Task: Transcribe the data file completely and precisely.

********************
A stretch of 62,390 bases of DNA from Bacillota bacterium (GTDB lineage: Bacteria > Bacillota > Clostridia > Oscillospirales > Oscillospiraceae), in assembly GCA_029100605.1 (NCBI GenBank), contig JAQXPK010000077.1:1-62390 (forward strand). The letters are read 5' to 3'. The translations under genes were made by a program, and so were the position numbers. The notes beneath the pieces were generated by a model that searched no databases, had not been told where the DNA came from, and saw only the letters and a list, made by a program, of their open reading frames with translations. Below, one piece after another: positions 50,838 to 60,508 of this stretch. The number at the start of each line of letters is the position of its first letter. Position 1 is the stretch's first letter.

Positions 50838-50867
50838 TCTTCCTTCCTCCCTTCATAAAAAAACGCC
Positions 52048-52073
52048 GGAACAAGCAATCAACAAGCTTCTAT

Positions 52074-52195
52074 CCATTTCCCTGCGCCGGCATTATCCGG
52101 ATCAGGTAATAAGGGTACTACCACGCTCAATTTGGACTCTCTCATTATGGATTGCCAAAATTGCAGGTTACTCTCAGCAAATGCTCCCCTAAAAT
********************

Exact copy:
A stretch of 62,390 bases of DNA from Bacillota bacterium (GTDB lineage: Bacteria > Bacillota > Clostridia > Oscillospirales > Oscillospiraceae), in assembly GCA_029100605.1 (NCBI GenBank), contig JAQXPK010000077.1:1-62390 (forward strand). The letters are read 5' to 3'. The translations under genes were made by a program, and so were the position numbers. The notes beneath the pieces were generated by a model that searched no databases, had not been told where the DNA came from, and saw only the letters and a list, made by a program, of their open reading frames with translations. Below, one piece after another: positions 50,838 to 60,508 of this stretch. The number at the start of each line of letters is the position of its first letter. Position 1 is the stretch's first letter.

Positions 50838-50867
50838 TCTTCCTTCCTCCCTTCATAAAAAAACGCC
Positions 52048-52073
52048 GGAACAAGCAATCAACAAGCTTCTAT

Positions 52074-52195
52074 CCATTTCCCTGCGCCGGCATTATCCGG
52101 ATCAGGTAATAAGGGTACTACCACGCTCAATTTGGACTCTCTCATTATGGATTGCCAAAATTGCAGGTTACTCTCAGCAAATGCTCCCCTAAAAT